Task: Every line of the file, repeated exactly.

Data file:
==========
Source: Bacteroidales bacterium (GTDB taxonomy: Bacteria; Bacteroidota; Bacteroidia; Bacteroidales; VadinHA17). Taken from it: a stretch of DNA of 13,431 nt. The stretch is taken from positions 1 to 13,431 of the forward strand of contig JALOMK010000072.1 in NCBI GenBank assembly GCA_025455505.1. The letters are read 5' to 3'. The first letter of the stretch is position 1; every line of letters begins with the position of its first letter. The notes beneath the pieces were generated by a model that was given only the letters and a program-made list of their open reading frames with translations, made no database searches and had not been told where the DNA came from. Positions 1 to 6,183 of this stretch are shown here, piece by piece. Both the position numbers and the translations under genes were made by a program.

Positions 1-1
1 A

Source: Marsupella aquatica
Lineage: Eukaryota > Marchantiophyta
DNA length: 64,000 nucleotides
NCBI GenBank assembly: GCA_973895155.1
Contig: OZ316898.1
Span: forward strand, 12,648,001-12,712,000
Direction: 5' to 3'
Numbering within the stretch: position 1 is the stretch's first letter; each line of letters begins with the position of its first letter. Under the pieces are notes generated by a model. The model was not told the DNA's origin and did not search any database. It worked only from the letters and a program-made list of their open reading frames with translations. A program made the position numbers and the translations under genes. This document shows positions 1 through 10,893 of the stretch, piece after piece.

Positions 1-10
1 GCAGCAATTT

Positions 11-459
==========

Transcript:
Source: Bacteroidales bacterium (GTDB taxonomy: Bacteria; Bacteroidota; Bacteroidia; Bacteroidales; VadinHA17). Taken from it: a stretch of DNA of 13,431 nt. The stretch is taken from positions 1 to 13,431 of the forward strand of contig JALOMK010000072.1 in NCBI GenBank assembly GCA_025455505.1. The letters are read 5' to 3'. The first letter of the stretch is position 1; every line of letters begins with the position of its first letter. The notes beneath the pieces were generated by a model that was given only the letters and a program-made list of their open reading frames with translations, made no database searches and had not been told where the DNA came from. Positions 1 to 6,183 of this stretch are shown here, piece by piece. Both the position numbers and the translations under genes were made by a program.

Positions 1-1
1 A

Source: Marsupella aquatica
Lineage: Eukaryota > Marchantiophyta
DNA length: 64,000 nucleotides
NCBI GenBank assembly: GCA_973895155.1
Contig: OZ316898.1
Span: forward strand, 12,648,001-12,712,000
Direction: 5' to 3'
Numbering within the stretch: position 1 is the stretch's first letter; each line of letters begins with the position of its first letter. Under the pieces are notes generated by a model. The model was not told the DNA's origin and did not search any database. It worked only from the letters and a program-made list of their open reading frames with translations. A program made the position numbers and the translations under genes. This document shows positions 1 through 10,893 of the stretch, piece after piece.

Positions 1-10
1 GCAGCAATTT

Positions 11-459